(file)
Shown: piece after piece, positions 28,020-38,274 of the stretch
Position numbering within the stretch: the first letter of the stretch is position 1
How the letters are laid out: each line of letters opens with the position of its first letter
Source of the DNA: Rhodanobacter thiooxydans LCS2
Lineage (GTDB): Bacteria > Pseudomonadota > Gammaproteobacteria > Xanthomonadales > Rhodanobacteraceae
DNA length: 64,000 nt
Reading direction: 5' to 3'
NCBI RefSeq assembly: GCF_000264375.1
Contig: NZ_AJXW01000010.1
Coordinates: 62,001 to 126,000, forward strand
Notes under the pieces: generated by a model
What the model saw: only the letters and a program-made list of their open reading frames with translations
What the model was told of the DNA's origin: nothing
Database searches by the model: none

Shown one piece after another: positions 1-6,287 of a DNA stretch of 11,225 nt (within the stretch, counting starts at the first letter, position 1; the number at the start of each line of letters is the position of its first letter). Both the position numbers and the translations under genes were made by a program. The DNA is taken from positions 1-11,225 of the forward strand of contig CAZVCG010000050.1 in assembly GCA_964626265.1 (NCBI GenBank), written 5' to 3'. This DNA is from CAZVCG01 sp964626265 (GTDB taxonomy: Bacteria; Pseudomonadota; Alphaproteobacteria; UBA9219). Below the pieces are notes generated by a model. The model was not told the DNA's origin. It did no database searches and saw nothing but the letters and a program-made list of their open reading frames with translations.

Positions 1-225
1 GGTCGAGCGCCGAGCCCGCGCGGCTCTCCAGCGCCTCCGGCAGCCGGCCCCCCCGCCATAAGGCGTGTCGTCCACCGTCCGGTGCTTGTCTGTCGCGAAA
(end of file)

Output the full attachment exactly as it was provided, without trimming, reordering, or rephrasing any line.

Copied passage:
Shown: piece after piece, positions 28,020-38,274 of the stretch
Position numbering within the stretch: the first letter of the stretch is position 1
How the letters are laid out: each line of letters opens with the position of its first letter
Source of the DNA: Rhodanobacter thiooxydans LCS2
Lineage (GTDB): Bacteria > Pseudomonadota > Gammaproteobacteria > Xanthomonadales > Rhodanobacteraceae
DNA length: 64,000 nt
Reading direction: 5' to 3'
NCBI RefSeq assembly: GCF_000264375.1
Contig: NZ_AJXW01000010.1
Coordinates: 62,001 to 126,000, forward strand
Notes under the pieces: generated by a model
What the model saw: only the letters and a program-made list of their open reading frames with translations
What the model was told of the DNA's origin: nothing
Database searches by the model: none

Shown one piece after another: positions 1-6,287 of a DNA stretch of 11,225 nt (within the stretch, counting starts at the first letter, position 1; the number at the start of each line of letters is the position of its first letter). Both the position numbers and the translations under genes were made by a program. The DNA is taken from positions 1-11,225 of the forward strand of contig CAZVCG010000050.1 in assembly GCA_964626265.1 (NCBI GenBank), written 5' to 3'. This DNA is from CAZVCG01 sp964626265 (GTDB taxonomy: Bacteria; Pseudomonadota; Alphaproteobacteria; UBA9219). Below the pieces are notes generated by a model. The model was not told the DNA's origin. It did no database searches and saw nothing but the letters and a program-made list of their open reading frames with translations.

Positions 1-225
1 GGTCGAGCGCCGAGCCCGCGCGGCTCTCCAGCGCCTCCGGCAGCCGGCCCCCCCGCCATAAGGCGTGTCGTCCACCGTCCGGTGCTTGTCTGTCGCGAAA